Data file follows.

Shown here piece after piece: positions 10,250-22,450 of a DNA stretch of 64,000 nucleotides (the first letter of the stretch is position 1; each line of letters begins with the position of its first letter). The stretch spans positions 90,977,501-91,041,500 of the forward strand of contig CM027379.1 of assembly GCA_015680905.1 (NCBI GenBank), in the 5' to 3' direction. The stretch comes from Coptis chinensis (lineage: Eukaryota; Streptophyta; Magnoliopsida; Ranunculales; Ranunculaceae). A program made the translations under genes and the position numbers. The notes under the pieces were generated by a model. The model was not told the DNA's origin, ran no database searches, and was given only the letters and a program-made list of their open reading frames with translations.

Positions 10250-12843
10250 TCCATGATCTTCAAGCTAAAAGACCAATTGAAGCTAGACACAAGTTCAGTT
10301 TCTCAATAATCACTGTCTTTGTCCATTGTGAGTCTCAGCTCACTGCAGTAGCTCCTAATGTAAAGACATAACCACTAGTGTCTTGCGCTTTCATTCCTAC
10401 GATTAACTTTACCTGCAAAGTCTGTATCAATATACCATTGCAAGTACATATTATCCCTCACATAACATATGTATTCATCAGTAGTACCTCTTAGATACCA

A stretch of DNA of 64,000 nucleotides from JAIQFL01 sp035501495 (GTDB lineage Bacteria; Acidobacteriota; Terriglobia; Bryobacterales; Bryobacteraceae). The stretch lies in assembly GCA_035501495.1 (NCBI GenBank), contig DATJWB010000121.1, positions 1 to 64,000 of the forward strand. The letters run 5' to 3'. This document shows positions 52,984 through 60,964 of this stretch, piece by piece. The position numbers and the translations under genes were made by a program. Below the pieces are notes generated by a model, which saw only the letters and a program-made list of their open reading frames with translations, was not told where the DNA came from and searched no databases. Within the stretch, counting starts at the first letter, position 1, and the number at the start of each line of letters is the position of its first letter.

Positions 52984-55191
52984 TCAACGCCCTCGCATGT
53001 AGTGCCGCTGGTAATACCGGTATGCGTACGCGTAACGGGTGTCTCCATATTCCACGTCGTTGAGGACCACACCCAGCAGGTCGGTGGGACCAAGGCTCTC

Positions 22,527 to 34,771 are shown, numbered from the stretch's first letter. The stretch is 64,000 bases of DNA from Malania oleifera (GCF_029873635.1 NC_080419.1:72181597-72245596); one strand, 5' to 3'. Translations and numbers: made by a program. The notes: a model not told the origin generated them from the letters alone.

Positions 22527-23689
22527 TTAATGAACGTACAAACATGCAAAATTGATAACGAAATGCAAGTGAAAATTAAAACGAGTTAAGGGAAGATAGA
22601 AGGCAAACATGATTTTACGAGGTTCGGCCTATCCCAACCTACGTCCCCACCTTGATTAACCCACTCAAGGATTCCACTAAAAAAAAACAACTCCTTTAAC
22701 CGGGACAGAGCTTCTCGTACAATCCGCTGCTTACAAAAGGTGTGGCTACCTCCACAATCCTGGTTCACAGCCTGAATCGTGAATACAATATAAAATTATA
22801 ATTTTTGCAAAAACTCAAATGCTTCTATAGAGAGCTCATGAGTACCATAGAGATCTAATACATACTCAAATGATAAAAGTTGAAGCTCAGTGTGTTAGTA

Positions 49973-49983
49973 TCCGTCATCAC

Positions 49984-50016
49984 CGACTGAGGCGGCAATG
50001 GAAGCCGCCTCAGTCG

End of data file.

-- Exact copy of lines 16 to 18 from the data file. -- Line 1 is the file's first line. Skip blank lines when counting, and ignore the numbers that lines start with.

Positions 49973-49983
49973 TCCGTCATCAC

Positions 49984-50016